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Single Trail in Five Days

Posted September 12th, 2018 in World

Single Trail in Five Days

Hiking Sweden’s Kungsleden is a long and arduous journey, but you can just do a small part of it and still get a good experience.

MOSS-green plains, crystal-clear streams, gazing reindeer: This is the Kungsleden, or King’s Trail, which seems to fulfill every cliche about Sweden. Divided between a southern and northern part, Sweden’s longest hiking trail covers some 800km. It winds along the border with Norway, through pristine birch forests, across glistening fields of snow and the mountainous regions. The following is a five-day camping trek covering 78km.

 

Day 1: On the northern Kungsleden

The northern part of the Kungsleden is about 440km long, divided into five sections. This trek covers the southernmost section, from Arnmarnas and proceeding in a south-westernly direction through the nature preserve of Vindelfjaellen and finishing in Hemavan, 78km away.

To get started, take one of several trains of the Swedish railways SJ running daily from Stockholm to Ostersund. From there, a rural bus takes travelers to Sorsele and then to the starting point, Ammarnas, some 500km north of Stockholm.

This journey alone takes about 14 hours, past forests and lakes and remote villages with their bright-red wooden houses and barns. One arrives late in the evening in Ammarnas. It is much
cooler here than in Stockholm, and jackets and trousers are in order.

Even in August, the night temperatures can dip to as low as 3°C, while daytime temperatures can occasionally go beyond 20°C. A long jacket offers some protection against the many mosquitoes in the evening while searching for a camping spot.

 

Day 2: Reindeer, rain and the first sauna

Shortly after leaving Ammarnas, the trail leads upwards above the Tjulan Valley through a forest and then to the first of five managed tugans, or huts, where for RM80 to RM100 per night, a hiker can spend the night. At an elevation of 800m, the Aigerstugan but is on the boundary to the treeless mountain tundra landscape.

Aigerstugan is only about 8km from Ammarnas, yet for families and sauna fans, the brief hike appears to be a popular destination. “The best sauna is here,” a man calls out. “There is another one 18km away, but this one here is the best.”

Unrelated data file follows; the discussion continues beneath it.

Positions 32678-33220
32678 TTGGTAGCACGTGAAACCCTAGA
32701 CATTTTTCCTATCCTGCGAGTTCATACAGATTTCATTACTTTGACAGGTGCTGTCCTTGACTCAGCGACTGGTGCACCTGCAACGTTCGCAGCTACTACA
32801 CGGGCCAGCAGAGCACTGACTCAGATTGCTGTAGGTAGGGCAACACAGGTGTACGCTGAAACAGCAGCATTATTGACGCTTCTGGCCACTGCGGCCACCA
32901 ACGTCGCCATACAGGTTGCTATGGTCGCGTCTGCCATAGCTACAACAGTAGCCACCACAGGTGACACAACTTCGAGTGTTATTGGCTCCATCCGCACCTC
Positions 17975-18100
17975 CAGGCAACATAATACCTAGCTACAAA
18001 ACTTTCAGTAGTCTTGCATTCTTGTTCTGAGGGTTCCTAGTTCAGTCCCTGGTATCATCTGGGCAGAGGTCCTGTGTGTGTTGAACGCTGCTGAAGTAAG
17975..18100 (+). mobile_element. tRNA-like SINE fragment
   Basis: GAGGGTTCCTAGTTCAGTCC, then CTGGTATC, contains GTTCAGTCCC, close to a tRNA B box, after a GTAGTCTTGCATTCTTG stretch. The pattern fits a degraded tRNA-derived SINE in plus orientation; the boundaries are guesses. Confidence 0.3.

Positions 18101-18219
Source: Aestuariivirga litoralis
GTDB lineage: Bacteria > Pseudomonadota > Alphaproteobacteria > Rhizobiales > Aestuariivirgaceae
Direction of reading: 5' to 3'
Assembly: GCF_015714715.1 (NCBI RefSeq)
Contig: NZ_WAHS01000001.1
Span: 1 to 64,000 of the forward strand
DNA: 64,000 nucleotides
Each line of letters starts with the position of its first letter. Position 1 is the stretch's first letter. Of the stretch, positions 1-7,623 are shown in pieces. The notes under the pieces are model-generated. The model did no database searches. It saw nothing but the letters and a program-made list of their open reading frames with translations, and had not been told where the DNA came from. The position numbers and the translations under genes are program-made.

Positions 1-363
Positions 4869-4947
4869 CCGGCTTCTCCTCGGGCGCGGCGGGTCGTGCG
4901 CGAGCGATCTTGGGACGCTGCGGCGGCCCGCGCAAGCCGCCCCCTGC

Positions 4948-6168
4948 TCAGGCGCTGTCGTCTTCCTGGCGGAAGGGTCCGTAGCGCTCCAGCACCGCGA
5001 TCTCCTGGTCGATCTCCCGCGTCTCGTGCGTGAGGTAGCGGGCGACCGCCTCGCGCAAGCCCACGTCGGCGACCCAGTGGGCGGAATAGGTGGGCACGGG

Soon afterwards, the Swedish national mascot appears; a herd of reindeer is grazing just a few feet away. Soon we pass the highest point of this stage, the juovvatjahicka hut.

At around 1.200m. the alpine zone begins here, and one notices the much cooler weather. Its windy and foggy. Then a heavy rain sets in. But even in poor visibility, the large red trail markers of the Kungsleden are easily recognizable.

 

Day 3: Moraine landscape

On the third day, the trail leads to the Tarnasjostugan but located on the rock-lined Tarnasjo Lake. A few moments later, an older Swedish man with nothing but a towel over his shoulder appears.
“Very soon a great many naked people will be coming here and jumping into the lake,” he warns, pointing to a sauna next to a dock.

On the way to Syterstugan, the most interesting landscape of the trail opens up. It first leaves the lake behind. Soon afterwards, it enters a moraine landscape of tiny lakes, islets and ponds linked with each other by seven bridges. This stretch of the northern Kungsleden is definitely more hiker-friendly when compared with some sections of the southern route, where one must reckon with getting wet feet.

After a brief upward stretch, the Syterstugan is ahead, a place framed by two small rivers.

Meanwhile, the sun has come out again and the stony shoreline offers a place for a welcome nap.

 

Day 4: Romantic nature in Syterskalet valley

On the evening before the final stage, the tent is pitched alongside scenic valley stretching like a long corridor through the Norra Storfjallet mountain range and leading to Viterskalsstugan, about 12km from Syterstugan.

Follow the trail through the valley. In the evening, there is a warm breeze as the sun shines down on the vegetation, making the deep-violet slopes glow. Later, the sky turns pink behind the snow-capped mountain peaks.

 

Day 5: Mountainous panorama of the Urstrom Valley

After Viterskalsstugan, a further highlight awaits towards the end of our trek: A magnificent view of the deep-green tundra vegetation and the broad U-shaped valley.